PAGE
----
Blog of Rights

Supreme Court Deciding Whether To Take ACLU's Indefinite Detention Case

By James Freedland, ACLU at 1:34pm

(Originally posted on Daily Kos.)

The Supreme Court is meeting today to decide whether to review an ACLU challenge to the Bush administration's authority to indefinitely imprison a U.S. citizen or a legal resident of the United States without charge or trial based simply on the president’s assertion that the detainee is an “enemy combatant.”

The case was filed on behalf of Ali Saleh Kahlah al-Marri, a U.S. resident who was first arrested in December 2001 at his home in Peoria, Illinois, where he was living with his wife and children. His criminal case was set to go to trial in July 2003, until President Bush took the extraordinary step of designating al-Marri an "enemy combatant." Al-Marri was then transferred to a military brig in South Carolina where he was subjected to torture and other degrading treatment.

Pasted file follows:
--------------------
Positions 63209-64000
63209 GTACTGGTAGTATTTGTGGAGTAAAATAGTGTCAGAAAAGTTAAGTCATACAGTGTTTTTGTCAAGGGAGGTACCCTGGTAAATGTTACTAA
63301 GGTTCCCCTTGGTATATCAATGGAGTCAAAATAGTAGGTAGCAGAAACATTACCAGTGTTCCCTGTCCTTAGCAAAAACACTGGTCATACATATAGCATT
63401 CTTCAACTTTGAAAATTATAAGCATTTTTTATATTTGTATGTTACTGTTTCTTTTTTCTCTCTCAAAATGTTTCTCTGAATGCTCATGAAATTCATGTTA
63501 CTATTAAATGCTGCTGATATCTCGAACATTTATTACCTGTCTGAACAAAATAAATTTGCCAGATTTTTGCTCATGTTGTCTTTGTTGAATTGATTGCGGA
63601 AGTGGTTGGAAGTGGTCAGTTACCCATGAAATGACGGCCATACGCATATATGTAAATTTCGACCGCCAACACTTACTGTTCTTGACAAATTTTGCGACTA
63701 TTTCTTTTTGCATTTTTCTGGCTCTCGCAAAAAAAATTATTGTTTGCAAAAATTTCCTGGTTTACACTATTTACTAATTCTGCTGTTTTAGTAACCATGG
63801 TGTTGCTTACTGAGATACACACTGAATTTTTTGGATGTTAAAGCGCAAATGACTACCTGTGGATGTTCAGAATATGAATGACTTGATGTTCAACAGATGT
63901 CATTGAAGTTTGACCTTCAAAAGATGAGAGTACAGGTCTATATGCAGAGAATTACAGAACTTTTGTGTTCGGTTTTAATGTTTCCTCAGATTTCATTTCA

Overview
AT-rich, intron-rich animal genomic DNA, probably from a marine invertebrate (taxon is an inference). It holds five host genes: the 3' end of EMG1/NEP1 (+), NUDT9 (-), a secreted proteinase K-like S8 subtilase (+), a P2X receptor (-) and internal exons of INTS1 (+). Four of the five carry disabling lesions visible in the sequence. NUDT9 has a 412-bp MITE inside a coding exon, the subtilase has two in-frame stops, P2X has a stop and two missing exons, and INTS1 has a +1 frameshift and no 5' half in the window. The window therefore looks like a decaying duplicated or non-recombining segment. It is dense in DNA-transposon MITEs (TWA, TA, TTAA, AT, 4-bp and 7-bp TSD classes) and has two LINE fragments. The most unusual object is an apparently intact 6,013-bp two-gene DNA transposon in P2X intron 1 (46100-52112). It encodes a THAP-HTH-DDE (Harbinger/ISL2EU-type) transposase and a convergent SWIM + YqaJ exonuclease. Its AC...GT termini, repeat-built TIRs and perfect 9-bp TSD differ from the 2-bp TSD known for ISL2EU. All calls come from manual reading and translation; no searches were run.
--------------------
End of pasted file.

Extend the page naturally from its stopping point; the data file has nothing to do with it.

Al-Marri is now the only person detained as an "enemy combatant" in the mainland United States.

Today, the Los Angeles Times published an op-ed by the ACLU National Security Project’s Jonathan Hafetz (who is al-Marri’s attorney). Jonathan describes the case and what is at stake in this case:

The law in question — a 2001 authorization to use military force in Afghanistan — has been twisted beyond recognition. It now allows the military to seize U.S. citizens as well as legal residents like Marri and hold them forever in a state of legal limbo.
Among our legal system's most fundamental principles are the right to a jury trial and the presumption that someone is innocent until proved guilty. Like executive branch decisions approving torture, Marri's detention is a radical departure from America's deepest values, a moment when our country lost its bearings.
We are hopeful that the Supreme Court will take this case and ensure that people in this country cannot be removed from their homes and imprisoned indefinitely — without charge or trial — just because the president says so. If they don’t, this case could represent the tragic, but appropriate final chapter of the Bush administration’s failed national security policies.

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